As early as 1620, the Arabica variety was brought to India from Yemen. Commercial coffee production in India was initiated by the British around 1820. Robusta followed around 1900 from Indonesia. The growing areas are in the south of the country; Tamil Nadu, Kerala and Karnataka. These regions are located between 500 and 2000 meters above sea-level. The coffee cultivation methods and farming styles are as diverse as the country itself. Of approximately 120,000 farms, a large proportion is small-scale farms operating on less than four hectares of cultivated land, however, there are also approximately 3,600 medium- and large-scale companies and about 75 exporters. The beans cultivated are Arabica varieties such as Kent, Cauwery (cross of Catimor and Caturra), Tafarikela, San Ramon, on the one hand, and Robusta. The proportion of Arabica and Robusta are about the same.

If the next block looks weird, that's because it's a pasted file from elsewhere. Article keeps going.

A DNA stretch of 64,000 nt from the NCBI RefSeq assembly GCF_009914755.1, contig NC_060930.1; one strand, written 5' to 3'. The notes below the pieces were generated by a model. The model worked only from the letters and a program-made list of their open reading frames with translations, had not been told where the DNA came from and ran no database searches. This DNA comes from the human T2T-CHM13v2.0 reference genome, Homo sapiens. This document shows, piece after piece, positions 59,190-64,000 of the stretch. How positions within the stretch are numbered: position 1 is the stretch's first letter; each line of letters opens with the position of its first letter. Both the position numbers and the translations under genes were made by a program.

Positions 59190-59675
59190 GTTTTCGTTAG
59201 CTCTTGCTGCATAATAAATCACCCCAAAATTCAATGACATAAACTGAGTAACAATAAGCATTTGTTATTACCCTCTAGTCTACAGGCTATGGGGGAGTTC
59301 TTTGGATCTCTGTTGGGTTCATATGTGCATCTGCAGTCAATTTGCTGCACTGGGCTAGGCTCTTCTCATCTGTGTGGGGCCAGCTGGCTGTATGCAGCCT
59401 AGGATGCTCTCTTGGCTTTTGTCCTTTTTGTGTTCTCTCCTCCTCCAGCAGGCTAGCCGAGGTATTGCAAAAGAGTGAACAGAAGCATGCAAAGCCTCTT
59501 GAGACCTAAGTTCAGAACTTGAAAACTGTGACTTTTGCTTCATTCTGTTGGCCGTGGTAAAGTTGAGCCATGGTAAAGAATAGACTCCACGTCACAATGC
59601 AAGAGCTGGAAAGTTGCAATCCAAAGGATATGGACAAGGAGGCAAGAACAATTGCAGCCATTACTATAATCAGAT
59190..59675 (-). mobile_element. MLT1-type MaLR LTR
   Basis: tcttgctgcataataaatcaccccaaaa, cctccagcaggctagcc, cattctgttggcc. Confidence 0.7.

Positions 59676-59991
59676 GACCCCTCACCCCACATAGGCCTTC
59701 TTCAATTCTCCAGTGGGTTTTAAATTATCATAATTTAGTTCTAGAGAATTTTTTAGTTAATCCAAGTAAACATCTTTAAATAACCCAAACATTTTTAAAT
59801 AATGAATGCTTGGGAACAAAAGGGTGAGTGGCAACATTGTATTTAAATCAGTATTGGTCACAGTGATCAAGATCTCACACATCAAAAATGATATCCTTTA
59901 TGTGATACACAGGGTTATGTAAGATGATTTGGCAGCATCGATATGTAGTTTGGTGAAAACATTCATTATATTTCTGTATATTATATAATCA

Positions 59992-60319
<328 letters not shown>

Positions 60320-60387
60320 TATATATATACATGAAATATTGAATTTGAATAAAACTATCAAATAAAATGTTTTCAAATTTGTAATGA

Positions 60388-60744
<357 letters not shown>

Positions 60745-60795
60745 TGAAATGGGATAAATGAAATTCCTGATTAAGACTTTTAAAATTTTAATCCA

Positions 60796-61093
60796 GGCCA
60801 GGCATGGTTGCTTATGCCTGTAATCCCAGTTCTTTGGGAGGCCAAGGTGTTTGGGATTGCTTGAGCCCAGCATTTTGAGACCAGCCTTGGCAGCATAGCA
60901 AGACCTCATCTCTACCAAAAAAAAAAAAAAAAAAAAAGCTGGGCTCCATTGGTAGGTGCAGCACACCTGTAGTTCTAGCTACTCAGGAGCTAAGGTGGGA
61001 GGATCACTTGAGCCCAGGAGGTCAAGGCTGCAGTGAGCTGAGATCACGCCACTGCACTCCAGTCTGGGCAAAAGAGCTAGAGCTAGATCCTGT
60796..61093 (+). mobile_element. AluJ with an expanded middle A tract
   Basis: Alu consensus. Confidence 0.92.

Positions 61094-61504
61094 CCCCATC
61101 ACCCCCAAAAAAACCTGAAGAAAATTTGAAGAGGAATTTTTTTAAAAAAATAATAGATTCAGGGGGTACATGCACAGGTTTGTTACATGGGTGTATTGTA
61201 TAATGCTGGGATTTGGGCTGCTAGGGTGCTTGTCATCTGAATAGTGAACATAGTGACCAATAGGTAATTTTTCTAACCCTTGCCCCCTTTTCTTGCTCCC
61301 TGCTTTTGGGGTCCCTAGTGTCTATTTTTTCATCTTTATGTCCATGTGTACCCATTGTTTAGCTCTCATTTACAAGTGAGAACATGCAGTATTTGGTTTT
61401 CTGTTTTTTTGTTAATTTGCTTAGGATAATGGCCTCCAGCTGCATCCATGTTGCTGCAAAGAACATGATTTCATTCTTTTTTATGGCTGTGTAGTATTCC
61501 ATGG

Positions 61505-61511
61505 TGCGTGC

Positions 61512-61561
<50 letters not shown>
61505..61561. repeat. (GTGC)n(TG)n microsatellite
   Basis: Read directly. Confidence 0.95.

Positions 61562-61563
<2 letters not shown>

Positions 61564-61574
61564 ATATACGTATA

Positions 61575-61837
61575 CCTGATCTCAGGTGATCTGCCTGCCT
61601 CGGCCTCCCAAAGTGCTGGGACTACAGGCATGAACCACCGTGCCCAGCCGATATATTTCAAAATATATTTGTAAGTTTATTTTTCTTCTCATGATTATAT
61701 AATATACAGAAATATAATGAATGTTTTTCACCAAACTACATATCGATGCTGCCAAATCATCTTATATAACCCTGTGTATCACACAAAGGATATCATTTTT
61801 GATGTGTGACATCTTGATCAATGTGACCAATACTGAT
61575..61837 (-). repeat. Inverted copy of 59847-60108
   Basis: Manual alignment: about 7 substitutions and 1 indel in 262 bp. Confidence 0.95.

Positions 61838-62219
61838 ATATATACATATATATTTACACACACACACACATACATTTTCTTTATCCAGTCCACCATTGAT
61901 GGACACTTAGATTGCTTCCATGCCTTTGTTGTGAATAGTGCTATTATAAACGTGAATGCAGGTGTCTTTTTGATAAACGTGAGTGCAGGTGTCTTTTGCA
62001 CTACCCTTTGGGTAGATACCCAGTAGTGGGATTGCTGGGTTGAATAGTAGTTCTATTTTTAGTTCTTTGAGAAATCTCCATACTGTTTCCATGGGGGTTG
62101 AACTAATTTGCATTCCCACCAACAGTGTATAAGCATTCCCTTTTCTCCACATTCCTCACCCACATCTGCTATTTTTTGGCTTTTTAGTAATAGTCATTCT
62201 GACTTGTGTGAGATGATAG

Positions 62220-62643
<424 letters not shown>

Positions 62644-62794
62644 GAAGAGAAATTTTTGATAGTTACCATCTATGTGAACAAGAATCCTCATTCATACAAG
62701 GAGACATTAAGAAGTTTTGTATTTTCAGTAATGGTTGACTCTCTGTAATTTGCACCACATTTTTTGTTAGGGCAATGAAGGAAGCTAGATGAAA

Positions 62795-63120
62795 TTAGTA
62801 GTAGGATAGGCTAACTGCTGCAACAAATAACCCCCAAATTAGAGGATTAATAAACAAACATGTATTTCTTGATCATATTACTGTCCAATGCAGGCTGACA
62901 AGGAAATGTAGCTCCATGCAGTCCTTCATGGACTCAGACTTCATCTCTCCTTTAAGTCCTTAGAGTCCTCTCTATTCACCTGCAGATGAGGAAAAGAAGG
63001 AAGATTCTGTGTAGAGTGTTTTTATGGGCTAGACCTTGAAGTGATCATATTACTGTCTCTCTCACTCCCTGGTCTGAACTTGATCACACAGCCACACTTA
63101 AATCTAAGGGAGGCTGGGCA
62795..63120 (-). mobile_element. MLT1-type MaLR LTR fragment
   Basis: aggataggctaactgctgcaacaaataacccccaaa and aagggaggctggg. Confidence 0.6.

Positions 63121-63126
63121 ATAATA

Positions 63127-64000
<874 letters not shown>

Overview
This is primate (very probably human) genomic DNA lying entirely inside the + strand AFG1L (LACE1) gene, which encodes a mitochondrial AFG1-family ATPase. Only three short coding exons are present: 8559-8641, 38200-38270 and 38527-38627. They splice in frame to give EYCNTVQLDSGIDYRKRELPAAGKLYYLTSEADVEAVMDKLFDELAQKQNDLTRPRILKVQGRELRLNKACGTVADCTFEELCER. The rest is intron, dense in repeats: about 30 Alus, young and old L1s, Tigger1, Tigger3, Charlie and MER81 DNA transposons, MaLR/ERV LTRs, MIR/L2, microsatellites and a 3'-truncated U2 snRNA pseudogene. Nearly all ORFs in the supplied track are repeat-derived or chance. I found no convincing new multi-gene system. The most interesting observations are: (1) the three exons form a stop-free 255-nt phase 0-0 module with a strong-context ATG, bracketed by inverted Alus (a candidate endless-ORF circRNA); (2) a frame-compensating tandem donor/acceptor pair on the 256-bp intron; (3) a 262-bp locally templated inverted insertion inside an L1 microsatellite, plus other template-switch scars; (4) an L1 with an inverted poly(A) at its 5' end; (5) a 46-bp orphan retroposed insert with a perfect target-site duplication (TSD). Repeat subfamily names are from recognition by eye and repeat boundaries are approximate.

The Arabica harvest season runs from November to February, whereas for Robusta the harvest runs from January to March. Coffee is selectively harvested by hand using 'gleaning' or 'strip-picking' methods. The coffee cherries are washed (Arabica: Plantation / Robusta: Parchment) or dry-processed (Arabica and Robusta: Cherry). Another special processing method is ‘monsooning’, where the dried beans are exposed to eight to ten weeks of humid climate during the monsoon season. They are shifted regularly and well ventilated. The beans swell up and acquire their typical, straw-yellow brown color. 
Coffee beans from India are classified by size and the proportion of defective beans. 
Production in the 2013/14 harvest year, based on 60-kg sacks: 5'008’000

Estates & Producers

Von diesen Estates/Produzenten beziehen wir unsere Estate-Kaffees:
- Badra Balehonnur Estate